UHD, VA panels, OLED and native 4K Blu-ray - that's more like it!
It’s fair to say that after the death of plasma, 2014 was always going to be a challenging year for Panasonic.
The Japanese manufacturer released some good TVs during last period but were late getting some of their key models to market, which probably gave the competition an advantage, especially in terms of pricing. They were also primarily using IPS panels which, from the point of view of the enthusiast, meant that the black levels weren’t as impressive as they could have been, even on the flagship AX902.
Panasonic’s stand at CES this year was a slightly frustrating experience because there were very few actual TV models on show and what we did see were US-centric models. As always, Panasonic will launch the UK models at their European Convention at the end of February. However the manufacturer was keen to give us some exclusive information on the new line-up, much of which will be good news for enthusiasts.
First of all, Panasonic will exclusively be using VA panels on their UK TVs this year, which means that the native blacks will be vastly improved when compared to last year's IPS panels. The effective viewing angles will be tighter but most enthusiasts won’t mind that if they’re getting superior blacks. However the new models won’t just have better blacks, they’ll also have wider colour spaces thanks to Super Chroma Drive. This enables the TVs to hit 98% of DCI, which will become more important as specifications for Ultra HD 4K are finally agreed.
On their higher-end models, Panasonic will also be including increased brightness and the company has plans to release TVs that support High Dynamic Range (HDR). This particular format has become one of the big buzz words here at CES and the demo we saw was the same one that LG were using with scenes from A Million Ways to Die in the West. The potential of the format was immediately apparent when watching content actually mastered in HDR; the blacks are still dark but the highlights can be very bright, giving images an incredible dynamic range and a greater sense of reality.
Of course Panasonic are also heavily supporting Ultra HD 4K and expect sales to be extremely strong with a much larger percentage of the market being UHD TVs. Panasonic are also releasing a number of curved screens, although the majority of their line-up will remain flat. However like LG, the Japanese manufacturer is largely agnostic about curved or flat screens and will let the consumer decide by allowing them to choose between the two. The new models will have an upgraded design that promises to combine a minimalist style with Panasonic's usual high build quality; although thankfully the huge and heavy base stand will be gone from the higher-end models this year.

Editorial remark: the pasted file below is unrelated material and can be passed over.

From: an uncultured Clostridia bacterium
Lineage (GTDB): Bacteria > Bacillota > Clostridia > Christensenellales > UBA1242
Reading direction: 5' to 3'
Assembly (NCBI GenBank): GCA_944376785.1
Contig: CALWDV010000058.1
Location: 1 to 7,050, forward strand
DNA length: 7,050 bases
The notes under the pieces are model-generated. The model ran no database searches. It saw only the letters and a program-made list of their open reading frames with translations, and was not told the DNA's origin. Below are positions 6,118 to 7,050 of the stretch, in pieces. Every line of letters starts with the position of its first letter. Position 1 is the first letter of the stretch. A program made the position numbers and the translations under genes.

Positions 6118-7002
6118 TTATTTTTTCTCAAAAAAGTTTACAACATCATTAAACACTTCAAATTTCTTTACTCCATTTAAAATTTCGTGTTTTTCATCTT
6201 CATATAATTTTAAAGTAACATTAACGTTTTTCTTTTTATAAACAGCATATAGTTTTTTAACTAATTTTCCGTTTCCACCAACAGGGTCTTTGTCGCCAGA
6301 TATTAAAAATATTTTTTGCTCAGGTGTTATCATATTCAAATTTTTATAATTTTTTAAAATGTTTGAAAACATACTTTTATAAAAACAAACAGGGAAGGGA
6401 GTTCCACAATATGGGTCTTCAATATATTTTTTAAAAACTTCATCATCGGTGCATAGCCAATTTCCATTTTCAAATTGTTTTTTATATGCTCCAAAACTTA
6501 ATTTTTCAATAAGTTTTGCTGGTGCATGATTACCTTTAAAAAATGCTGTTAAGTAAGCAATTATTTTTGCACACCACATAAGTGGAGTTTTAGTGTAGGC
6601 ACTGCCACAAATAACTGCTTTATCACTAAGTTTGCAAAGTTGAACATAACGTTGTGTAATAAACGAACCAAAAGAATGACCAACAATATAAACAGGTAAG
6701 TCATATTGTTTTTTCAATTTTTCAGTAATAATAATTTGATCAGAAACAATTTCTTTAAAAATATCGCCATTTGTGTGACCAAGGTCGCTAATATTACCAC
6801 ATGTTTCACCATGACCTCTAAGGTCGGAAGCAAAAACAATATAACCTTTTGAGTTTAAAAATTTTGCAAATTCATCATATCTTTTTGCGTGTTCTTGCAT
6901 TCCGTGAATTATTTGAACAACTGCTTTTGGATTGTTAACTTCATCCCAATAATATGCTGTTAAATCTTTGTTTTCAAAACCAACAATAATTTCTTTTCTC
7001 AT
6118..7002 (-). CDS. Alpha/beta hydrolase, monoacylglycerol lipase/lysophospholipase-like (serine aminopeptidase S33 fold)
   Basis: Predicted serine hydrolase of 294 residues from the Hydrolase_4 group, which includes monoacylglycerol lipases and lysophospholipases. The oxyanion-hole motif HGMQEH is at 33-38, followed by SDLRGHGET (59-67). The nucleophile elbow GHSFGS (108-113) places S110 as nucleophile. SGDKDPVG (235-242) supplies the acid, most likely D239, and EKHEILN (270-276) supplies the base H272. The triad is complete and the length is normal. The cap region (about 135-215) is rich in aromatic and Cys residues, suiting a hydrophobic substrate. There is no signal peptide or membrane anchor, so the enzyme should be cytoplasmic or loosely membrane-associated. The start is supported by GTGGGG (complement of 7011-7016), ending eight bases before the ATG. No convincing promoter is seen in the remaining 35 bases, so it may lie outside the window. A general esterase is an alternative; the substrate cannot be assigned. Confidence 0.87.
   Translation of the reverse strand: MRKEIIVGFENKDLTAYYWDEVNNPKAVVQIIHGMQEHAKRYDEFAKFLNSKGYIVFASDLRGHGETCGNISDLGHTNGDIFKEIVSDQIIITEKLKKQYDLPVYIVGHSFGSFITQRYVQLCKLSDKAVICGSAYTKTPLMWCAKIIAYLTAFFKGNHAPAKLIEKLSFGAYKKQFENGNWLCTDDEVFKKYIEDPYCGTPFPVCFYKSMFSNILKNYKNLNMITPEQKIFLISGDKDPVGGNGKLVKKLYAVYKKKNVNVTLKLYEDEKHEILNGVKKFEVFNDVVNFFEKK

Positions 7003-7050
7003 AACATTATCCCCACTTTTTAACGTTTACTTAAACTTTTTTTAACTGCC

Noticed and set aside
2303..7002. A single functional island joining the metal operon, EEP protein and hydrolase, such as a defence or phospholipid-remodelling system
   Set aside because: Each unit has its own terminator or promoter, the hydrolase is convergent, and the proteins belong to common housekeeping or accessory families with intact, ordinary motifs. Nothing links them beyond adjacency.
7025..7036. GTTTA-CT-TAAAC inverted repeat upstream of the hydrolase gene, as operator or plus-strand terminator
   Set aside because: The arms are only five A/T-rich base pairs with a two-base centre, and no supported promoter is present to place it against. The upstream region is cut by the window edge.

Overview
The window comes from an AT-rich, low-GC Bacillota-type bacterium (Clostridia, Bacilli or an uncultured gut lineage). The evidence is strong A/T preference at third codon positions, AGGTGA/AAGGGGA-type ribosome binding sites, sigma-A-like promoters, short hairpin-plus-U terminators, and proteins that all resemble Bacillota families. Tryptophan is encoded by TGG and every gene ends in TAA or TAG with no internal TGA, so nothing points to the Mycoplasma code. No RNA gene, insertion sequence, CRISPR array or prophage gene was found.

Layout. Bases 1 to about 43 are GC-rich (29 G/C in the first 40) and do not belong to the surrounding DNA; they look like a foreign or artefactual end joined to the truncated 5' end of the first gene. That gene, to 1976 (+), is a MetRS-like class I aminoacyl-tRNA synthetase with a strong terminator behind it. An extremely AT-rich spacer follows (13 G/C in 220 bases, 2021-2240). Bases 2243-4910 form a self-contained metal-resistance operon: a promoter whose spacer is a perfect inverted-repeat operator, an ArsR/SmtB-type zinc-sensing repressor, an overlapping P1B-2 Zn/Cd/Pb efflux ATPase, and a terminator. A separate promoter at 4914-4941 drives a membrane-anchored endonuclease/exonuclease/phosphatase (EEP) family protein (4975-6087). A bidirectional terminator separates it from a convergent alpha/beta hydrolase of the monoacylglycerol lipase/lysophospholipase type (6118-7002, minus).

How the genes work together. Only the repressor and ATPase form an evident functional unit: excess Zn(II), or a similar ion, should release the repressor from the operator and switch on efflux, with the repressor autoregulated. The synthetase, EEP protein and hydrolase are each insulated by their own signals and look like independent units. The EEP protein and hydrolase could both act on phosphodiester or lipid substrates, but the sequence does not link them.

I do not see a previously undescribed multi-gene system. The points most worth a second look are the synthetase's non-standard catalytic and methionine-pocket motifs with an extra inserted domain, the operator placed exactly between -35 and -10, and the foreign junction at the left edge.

Panasonic put the enthusiast first and with that in mind, they plan to use VA panels in the UK this year.Whilst the news about Panasonic’s plans to use VA panels in the UK is excellent, those looking for the best black levels are primarily interested in OLED (Organic LED). Thankfully Panasonic are planning to release a curved 65” Ultra HD 4K OLED TV; although we currently don't know exactly when. However rest assured it is coming and the pre-production model we saw at the show certainly looked impressive. The blacks were incredibly deep, the dynamic range was impressive and the colours looked gorgeous. Once you combined those elements with the higher resolution of UHD, the results can be breathtaking.
Panasonic’s My Home Screen smart TV platform has had a complete overhaul and the 2.0 version uses the Firefox operating system. The result is a platform that operates from a single gateway, with a home screen that brings everything together. The new system is designed to be quick and intuitive and if it looks a bit like webOS, well that just shows how much of a game changer LG’s system was last year. Panasonic will also be adding Amazon 4K and YouTube VP9 to their new line-up and whilst they couldn’t confirm it, we can see no reason why they can’t be added to last year’s Ultra HD models as well.
Finally Panasonic became the first manufacturer to announce a native 4K Blu-ray player and whilst the prototype on display was nothing more than a mock-up, the intended specs certainly looked impressive. In reality the final specifications for 4K Blu-ray have yet to be decided by the BDA (Blu-ray Disc Association) but with the Ultra HD Alliance now formed to create a single set of specs, that shouldn’t be far away. In the meantime Panasonic are covering their bases by including Ultra HD, HDR, Rec.2020, 60p and 10-bit video. Panasonic expect the player to be in the stores by Christmas, although they stress the player won’t be cheap but then neither was their flagship Blu-ray player from last year.
It's good to see that Panasonic are once again putting the enthusiast first and clearly listening to feedback. Their plans for 2015 are certainly impressive and, to paraphrase Mark Twain, reports of their death have been greatly exaggerated.
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